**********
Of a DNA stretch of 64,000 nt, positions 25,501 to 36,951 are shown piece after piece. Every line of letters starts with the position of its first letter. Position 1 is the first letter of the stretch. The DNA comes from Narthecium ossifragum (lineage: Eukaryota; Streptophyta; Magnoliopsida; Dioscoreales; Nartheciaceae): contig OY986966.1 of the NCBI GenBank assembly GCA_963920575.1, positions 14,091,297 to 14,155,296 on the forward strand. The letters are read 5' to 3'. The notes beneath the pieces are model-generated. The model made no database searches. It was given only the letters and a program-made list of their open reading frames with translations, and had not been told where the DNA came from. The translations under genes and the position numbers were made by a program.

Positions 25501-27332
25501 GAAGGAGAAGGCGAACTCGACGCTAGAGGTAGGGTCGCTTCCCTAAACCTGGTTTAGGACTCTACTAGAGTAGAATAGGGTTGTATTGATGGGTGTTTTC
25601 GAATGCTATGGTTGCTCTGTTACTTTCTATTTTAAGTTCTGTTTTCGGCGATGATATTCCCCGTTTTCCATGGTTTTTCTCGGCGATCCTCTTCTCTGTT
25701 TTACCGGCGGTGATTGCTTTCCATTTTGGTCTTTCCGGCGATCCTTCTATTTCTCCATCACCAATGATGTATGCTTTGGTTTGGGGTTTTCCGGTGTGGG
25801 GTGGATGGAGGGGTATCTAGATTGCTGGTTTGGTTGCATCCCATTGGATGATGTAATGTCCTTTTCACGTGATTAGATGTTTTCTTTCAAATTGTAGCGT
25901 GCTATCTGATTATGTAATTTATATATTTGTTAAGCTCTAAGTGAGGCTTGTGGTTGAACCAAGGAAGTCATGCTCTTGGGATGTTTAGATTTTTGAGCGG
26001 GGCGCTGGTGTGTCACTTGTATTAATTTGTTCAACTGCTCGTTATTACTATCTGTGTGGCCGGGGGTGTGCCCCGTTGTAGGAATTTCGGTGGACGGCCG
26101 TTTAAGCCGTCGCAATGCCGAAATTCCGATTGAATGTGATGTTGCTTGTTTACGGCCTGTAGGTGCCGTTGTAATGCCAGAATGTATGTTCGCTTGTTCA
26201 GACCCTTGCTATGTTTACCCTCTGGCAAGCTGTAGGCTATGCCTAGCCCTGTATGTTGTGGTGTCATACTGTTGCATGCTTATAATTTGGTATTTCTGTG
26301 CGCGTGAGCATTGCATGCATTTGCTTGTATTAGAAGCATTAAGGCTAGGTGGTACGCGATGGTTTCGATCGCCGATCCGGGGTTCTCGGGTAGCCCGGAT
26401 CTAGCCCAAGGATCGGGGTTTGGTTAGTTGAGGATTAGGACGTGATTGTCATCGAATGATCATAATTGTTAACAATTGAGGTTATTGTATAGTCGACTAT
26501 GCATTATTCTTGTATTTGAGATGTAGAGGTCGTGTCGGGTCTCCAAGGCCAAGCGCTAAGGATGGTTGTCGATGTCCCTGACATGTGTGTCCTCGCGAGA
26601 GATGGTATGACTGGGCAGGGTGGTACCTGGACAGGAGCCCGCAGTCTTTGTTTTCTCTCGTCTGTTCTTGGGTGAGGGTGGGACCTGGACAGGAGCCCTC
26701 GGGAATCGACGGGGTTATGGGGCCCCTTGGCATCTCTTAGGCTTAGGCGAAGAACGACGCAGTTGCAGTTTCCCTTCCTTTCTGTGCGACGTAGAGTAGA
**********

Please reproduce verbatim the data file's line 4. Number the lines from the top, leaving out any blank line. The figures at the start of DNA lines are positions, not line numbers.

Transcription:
25601 GAATGCTATGGTTGCTCTGTTACTTTCTATTTTAAGTTCTGTTTTCGGCGATGATATTCCCCGTTTTCCATGGTTTTTCTCGGCGATCCTCTTCTCTGTT